Wow, I just meant to write the 1st paragraph. If you knew all this, well, I hope it’s useful to someone. I don’t know if you are using this to jump start a working Nikon collection on an F2 body, (this doesn’t feel like a shelf collector’s set) whether you plan to use this on MF and AF film bodies, digital Nikons and/or Canons (I do all those). Now, this is obviously in light of my use (tending towards available light, MF, and avoiding G lenses), but I think there is too much overlap here; and some more modern, cheaper options. For that person, well, I would spend my money today on some combination of these:

Nikkor 17-35/2.8 AFS – $800 and forget about the below
Zeiss 24/2.8 – 500(ZF)-800(ZF2) though not a huge fan, no CRC but close focus
*Nikkor 28/2.0 AIS -$500 CRC and really good at it.
Samyang 35/1.4 – $450 certainly over my 35/1.4 AIS
Nikkor 35/2.0 AIS – $250 budget option, no CRC

40-58mm – Depends on purpose.  Always keep one of the AI/AIS 1.8 low distortion ones around for “in the field” copy type work $100.

*Samyang 85/1.4 – $260 (Yes, really.  One lives on one of my F2AS bodies.)
*Nikkor 105/2.0 DC – $700-$1000 (watch for decentering – may be wise to buy new, best manual focus on an AF lens, very misunderstood)
Nikkor 80-200/2.8D – As needed, above.

Some other older notes from a while back (though considered for a 5DII, many Nikkors though).

half time game plan

‍‍ד׳ טבת ה׳ תשע״ג - Monday, December 17th, 2012

While this entire site needs a revamp,  one thing, perhaps the most important thing, needs to be addressed – content.  While it’s obvious that I rarely post here, I do post long comments, some article length elsewhere.  I’m going to be moving copies here and revising them (not all sites allow editing and I have this silly habit of using my Nexus 7 tablet for long posts – not conducive to avoiding typos both foreign and autocorrect).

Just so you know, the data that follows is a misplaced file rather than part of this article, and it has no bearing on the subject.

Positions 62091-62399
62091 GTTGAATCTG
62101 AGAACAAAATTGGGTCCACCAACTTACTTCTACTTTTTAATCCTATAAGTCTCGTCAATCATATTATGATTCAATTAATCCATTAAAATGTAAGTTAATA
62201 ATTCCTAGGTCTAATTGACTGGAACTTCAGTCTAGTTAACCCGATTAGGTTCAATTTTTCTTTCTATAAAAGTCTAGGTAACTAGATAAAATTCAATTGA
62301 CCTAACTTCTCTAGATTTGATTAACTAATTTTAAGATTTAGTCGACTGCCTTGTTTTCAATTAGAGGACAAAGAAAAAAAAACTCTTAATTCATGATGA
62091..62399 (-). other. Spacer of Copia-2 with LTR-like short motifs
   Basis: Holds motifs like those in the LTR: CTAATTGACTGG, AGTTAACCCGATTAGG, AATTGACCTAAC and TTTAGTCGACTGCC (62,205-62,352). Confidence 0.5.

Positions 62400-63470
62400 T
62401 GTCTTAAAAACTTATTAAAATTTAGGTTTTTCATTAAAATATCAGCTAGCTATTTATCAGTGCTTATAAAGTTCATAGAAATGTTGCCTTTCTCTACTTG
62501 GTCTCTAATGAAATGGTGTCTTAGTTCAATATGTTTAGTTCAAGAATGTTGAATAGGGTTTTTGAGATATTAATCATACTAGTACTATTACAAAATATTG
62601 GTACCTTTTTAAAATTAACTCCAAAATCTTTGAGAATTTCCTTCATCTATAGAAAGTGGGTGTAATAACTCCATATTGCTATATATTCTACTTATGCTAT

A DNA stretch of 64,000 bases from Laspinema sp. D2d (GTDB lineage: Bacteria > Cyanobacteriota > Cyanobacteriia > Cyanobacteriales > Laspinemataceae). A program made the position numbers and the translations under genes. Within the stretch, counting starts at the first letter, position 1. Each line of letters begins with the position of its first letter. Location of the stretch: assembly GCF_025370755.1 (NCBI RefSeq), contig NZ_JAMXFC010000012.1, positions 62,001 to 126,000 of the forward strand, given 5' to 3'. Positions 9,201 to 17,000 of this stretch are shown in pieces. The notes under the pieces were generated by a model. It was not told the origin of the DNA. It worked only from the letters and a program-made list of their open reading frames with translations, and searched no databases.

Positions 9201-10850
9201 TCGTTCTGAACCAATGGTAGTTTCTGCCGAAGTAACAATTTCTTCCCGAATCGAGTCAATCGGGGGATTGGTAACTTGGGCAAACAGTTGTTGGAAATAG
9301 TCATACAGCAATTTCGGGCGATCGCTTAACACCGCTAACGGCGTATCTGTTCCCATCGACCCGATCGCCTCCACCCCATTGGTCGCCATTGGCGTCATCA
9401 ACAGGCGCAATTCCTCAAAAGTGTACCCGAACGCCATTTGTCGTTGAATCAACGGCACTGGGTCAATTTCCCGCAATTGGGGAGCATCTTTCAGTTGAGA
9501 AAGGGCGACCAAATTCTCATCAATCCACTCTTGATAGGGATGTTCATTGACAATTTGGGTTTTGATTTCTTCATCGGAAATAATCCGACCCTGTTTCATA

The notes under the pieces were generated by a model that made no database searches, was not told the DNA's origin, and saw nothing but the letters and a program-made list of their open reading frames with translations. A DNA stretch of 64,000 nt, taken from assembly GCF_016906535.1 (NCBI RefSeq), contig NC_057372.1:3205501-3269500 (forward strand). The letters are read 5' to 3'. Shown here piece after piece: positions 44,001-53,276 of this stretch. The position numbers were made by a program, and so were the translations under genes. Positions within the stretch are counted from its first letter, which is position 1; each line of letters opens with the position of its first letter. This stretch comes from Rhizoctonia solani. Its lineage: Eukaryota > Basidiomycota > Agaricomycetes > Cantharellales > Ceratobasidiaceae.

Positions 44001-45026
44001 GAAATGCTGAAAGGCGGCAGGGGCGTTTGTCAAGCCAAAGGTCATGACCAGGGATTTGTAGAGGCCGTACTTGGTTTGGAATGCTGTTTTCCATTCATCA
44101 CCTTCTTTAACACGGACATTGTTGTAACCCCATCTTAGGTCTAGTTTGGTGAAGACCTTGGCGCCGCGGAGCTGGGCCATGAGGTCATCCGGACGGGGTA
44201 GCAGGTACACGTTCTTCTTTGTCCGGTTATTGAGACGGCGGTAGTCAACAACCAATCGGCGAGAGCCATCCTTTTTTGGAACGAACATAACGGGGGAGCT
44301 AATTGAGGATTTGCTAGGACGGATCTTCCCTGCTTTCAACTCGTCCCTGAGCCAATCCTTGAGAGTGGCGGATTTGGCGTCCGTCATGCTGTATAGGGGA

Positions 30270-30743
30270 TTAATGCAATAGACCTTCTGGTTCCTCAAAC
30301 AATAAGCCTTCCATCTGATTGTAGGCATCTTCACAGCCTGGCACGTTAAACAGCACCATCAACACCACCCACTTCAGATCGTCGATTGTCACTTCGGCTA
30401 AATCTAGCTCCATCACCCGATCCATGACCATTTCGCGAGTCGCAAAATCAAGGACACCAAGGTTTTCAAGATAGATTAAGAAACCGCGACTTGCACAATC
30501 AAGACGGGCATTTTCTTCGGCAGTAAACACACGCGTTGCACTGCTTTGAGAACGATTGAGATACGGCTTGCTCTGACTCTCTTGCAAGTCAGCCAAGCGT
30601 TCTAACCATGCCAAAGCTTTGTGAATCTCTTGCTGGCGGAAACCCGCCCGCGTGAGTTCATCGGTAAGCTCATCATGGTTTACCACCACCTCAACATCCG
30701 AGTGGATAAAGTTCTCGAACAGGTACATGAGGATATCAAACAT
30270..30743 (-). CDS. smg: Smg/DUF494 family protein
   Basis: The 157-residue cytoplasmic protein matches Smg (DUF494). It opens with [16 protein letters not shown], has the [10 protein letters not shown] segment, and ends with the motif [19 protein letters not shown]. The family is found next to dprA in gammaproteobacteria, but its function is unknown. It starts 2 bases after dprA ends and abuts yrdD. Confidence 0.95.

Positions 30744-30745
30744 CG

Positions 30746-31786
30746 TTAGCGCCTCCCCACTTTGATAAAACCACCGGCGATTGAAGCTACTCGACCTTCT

The first selection is my comment on Vice’s Art Basel article – perfect because I came to Miami specifically for Art Week, had a nearly perfect successful couple of days (I showed up late and last minute), was appreciated to the degree that talented artists on at least three continents sent me Facebook friend requests, has raised (some confused) commentary elsewhere on the web, and poetically, today is my last full day here, in my occaisional other city, and sets the stage for a more public presence (and work, always work) when I return to NYC on Tuesday.

brag/self promotion.

‍‍כ״ג כסלו ה׳ תשע״א - Monday, November 29th, 2010

I guess I’m entitled. Can’t say, “I don’t sell, don’t show” anymore. OK, I can, but it needs an asterisk.

CurateNYC

Exhibition Selections

My entry.

CNC Robot Factory

‍‍כ״ז אייר ה׳ תשס״ט - Wednesday, May 20th, 2009

Since Aviva decided to post about it (and credit me, thank you) on her new and burgeoning blog, I thought I might make a rare post and add some thoughts about the Lumenlab micRo.  The micro is a low cost CNC machine available in variously complete kits up to a fully assembled and tested package.  It very standards compliant and uses a PC as a controller; cheap old Dell minitowers preconfigured with Ubuntu and design and control packages.

Let’s get this out of the way: it is great and geek lust worthy; I have spent the better part of today not buying this kit.  That said, it has issues.  I suppose it is a consequence of the size (which is wonderfully tiny), but the work area is too small and it could use at least one more axis (i.e. object rotation).  If the base were extensible (hinged foldover or a notched edge with a lay in extension)  with the rails thread tapped for extension rails, this would be much more valuable.  Additionally, It would be nice to not need the PC as a controller:  take an Arduino and slip it a SD card with G-Code on it, and there is no reason to need to have the computer next to it.  Or even networked: HTTP POST via Ethernet, anyone?

(As an aside, how does the title of this post only result in six Google hits as of this writing?   So obvious.)

A butterfly clicks on a web page in Florida and causes a storm in New York.

‍‍י״ב אלול ה׳ תשס״ח - Friday, September 12th, 2008

The UAL story – as a parable – is too good to be true. (As fact, it seems patently unfair to UAL.)

As a cautionary tale, it got even better – expanding on the chaotic complexity of interacting state machines:

Single Web Hit Led to UAL Glitch, Tribune Says – WSJ.com

Your last hope

‍‍כ״ו תמוז ה׳ תשס״ח - Monday, July 28th, 2008

Missed Last HOPE? Wanted to hear the OpenSSL lecture but couldn’t get into Turing?

The ridiculously overpriced DVDs ($20 per talk, $100 for ten) of the lectures are being ripped and tracked here.

Note that the video quality issues (poor color and contrast) are DVD issues, not a consequence of the ripping.